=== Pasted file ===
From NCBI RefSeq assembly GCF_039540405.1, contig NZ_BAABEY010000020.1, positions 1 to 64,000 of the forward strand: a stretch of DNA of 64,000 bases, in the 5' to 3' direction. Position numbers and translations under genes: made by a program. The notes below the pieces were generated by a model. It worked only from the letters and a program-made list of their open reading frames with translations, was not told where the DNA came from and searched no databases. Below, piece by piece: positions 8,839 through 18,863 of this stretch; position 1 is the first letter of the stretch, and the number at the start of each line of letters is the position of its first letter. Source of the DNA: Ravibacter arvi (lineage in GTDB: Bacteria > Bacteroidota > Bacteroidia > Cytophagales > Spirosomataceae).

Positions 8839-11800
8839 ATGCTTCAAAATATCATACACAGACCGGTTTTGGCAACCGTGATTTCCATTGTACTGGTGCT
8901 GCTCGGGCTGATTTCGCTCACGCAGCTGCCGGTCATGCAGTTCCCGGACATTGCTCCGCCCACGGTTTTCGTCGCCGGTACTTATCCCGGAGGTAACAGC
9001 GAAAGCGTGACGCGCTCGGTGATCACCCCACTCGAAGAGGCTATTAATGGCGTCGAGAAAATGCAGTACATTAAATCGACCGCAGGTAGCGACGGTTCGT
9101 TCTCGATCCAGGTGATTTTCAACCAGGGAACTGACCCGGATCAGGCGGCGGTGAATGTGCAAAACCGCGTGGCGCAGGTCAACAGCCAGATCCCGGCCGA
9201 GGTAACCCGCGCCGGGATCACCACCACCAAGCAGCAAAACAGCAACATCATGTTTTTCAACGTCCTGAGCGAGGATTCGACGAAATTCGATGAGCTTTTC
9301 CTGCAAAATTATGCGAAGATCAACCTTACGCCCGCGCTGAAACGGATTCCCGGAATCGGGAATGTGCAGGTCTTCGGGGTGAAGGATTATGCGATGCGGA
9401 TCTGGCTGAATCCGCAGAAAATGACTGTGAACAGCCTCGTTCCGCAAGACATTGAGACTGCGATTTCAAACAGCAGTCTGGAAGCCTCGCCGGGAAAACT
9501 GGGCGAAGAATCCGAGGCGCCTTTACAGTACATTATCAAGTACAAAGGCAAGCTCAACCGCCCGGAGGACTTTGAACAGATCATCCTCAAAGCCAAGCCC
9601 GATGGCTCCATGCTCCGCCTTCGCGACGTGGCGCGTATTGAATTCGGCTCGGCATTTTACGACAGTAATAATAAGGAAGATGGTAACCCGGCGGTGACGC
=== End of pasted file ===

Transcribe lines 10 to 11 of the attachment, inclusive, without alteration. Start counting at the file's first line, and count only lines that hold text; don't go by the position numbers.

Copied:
9501 GGGCGAAGAATCCGAGGCGCCTTTACAGTACATTATCAAGTACAAAGGCAAGCTCAACCGCCCGGAGGACTTTGAACAGATCATCCTCAAAGCCAAGCCC
9601 GATGGCTCCATGCTCCGCCTTCGCGACGTGGCGCGTATTGAATTCGGCTCGGCATTTTACGACAGTAATAATAAGGAAGATGGTAACCCGGCGGTGACGC